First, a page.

Mirage Is a Classic Assassin’s Creed Experience, for Better and Worse

Journey to the past.

Basim overlooking Baghdad, AC Mirage

Within seconds, my hands recognize that I am playing an Assassin’s Creed game even before my eyes do. The familiar feeling of holding down a button and pushing my protagonist forward to parkour across rooftops instantly activates my muscle memory and I just act. It transports me to the early entries in the franchise, devoid of any RPG bloat. Which is exactly what Assassin’s Creed Mirage’s developers at Ubisoft Bordeaux are going for.

The newest entry in the franchise, set to be released October 5, is a back-to-basics moment for Assassin’s Creed. After spending almost four hours with Assassin’s Creed Mirage it is safe to say Ubisoft is on track to accomplishing that goal. This is mostly for the better, but not without several flaws that are also a holdover from the original formula.

As the thirteenth entry in the franchise, Mirage seeks to put the open-world RPG direction Assassin’s Creed has stuck to since 2017’s Origins in the past and instead resurrect the stealth and parkour-focused gameplay of the first nine titles (the last being 2015’s Syndicate). The most recent game, 2021’s Valhalla seemed to be a tipping point where fans perceived the franchise as reaching an unsustainable level of bloated world design and empty quests. Hence Mirage’s return to form.

The biggest change players will initially notice in Assassin’s Creed Mirage is a reduction in scale. Mirage’s world is not the sprawling mountains and cities of Valhalla, and that is a very good thing. Instead, Mirage focuses the story of protagonist Basim and the playground he gets to run free in, to the boundaries of a singular city — 9th-century Baghdad. Even in my limited time with the game, I could easily traverse large swaths of Baghdad's cityscape. Finding a synchronization point high above the other buildings allowed me a 360-degree view in which I could always see the city limits.

If it sounds confining in comparison to the open world of Valhalla, then put those fears aside. Mirage’s beautiful recreation of Baghdad is a bustling sandbox with something to entice players around every corner. During a brief run towards a mission objective, I stumbled into a side quest that had me attempting to help a boy jump down from a tower, leading to some surprising connections to the franchise’s history. It’s a brief moment, but one that leaves the impression the world of Baghdad has so much more to discover than any open-world map of Assassin’s Creed past.

The choice of Baghdad also served as a major boon to the developers due to one key architectural aspect of the city, its rooftops. As Artistic Director Jean-Luc Sala informs me, 9th-Century Baghdad was a packed city whose buildings were defined by their flat rooftops, making it an Assassin’s dream.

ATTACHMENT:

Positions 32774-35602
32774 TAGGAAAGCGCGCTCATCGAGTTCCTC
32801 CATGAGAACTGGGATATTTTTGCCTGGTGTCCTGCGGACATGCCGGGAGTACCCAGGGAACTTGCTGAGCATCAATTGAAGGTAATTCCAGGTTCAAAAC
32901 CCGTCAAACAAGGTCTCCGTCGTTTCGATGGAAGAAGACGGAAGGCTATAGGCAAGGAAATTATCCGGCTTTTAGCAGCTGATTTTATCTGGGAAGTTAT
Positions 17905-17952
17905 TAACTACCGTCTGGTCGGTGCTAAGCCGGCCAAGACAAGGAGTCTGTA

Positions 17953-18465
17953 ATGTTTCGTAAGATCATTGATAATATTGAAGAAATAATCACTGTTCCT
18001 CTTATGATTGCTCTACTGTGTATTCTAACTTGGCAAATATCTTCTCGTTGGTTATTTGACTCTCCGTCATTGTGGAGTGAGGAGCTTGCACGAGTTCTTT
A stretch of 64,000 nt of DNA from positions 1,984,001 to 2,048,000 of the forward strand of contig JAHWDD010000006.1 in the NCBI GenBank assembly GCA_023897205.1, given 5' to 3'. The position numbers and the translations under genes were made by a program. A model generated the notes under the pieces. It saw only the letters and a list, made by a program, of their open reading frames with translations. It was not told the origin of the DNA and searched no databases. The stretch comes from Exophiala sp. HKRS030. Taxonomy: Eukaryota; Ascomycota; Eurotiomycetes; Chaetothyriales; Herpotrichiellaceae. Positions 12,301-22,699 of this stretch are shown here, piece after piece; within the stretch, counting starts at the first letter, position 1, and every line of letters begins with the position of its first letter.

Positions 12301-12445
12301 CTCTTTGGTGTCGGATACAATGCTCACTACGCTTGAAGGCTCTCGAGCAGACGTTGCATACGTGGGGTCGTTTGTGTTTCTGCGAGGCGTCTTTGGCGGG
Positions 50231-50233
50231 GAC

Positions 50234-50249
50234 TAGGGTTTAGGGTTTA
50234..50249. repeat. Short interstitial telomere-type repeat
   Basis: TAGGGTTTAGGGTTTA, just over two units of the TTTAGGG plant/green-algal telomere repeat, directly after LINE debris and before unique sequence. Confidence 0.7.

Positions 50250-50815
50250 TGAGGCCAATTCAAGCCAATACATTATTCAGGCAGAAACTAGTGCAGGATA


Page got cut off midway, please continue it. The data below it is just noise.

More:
That checks out in practice, as no more than a few seconds pass during my play session when I am not bounding across rooftops. It’s a refreshing juxtaposition to the predominantly flat landscape of Origins, Odyssey, and Valhalla whose main mode of traversal was on the back of an animal due to the sheer size of the map. Running across Baghdad's rooftops puts me into a familiar flow state from the earliest Assassin’s Creed games, parkouring forward and never stopping as the game seems to always have some wall or rooftop to latch onto next.

Mirage resurrects the franchise’s stealth roots, but combat still struggles.


It all combines to form a nostalgic feeling in the player, making them remember what was once so great about Assassin’s Creed. But Mirage is not all rose-colored glasses, it has its flaws too.

Assassin’s Creed has been in its open-world phase for eight years, and while players have gotten tired of the repetitive formula it's important to remember why the franchise pivoted in the first place. 2015’s Syndicate, while respectable, was itself a repetitive game that felt nearly the same as the eight entries that came before it. Fans were fatigued and the franchise needed to change. Mirage throws players right back into that same style of game design, with the hopes that eight years is enough to make players forgive and forget.

With the limited time I had with Mirage, flaws were already popping up in the world. They weren’t that surprising, as they had existed in the early entries in the franchise that Mirage is trying to emulate. Most glaring is the game’s combat.

The Order of Assassins is one focused on stealth, and stealth still feels great in Mirage, but the moments where you are confronted with a face-to-face fight feel messy. The game’s system of dodging and parrying isn’t as developed as a full-fledged action game and it often feels like the best option is to just button mash and force your way through it. Which is a true old-school Assassin’s Creed experience. If, like me, players always prioritize stealth then it won’t be that much of a problem, but there were moments when it felt inescapable.

Coming away from my preview, I left optimistic that Assassin’s Creed Mirage will be able to transport franchise fans back to the perceived glory days of the early entries. While there are flaws, there is also so much that feels good about the world of Mirage and its rendition of Baghdad as an Assassin’s playground. Hopefully, the years since Ubisoft last attempted this style have given developers the space to sand off the rough edges.

Assassin’s Creed Mirage releases on October 5 for PlayStation, Xbox, and PC.

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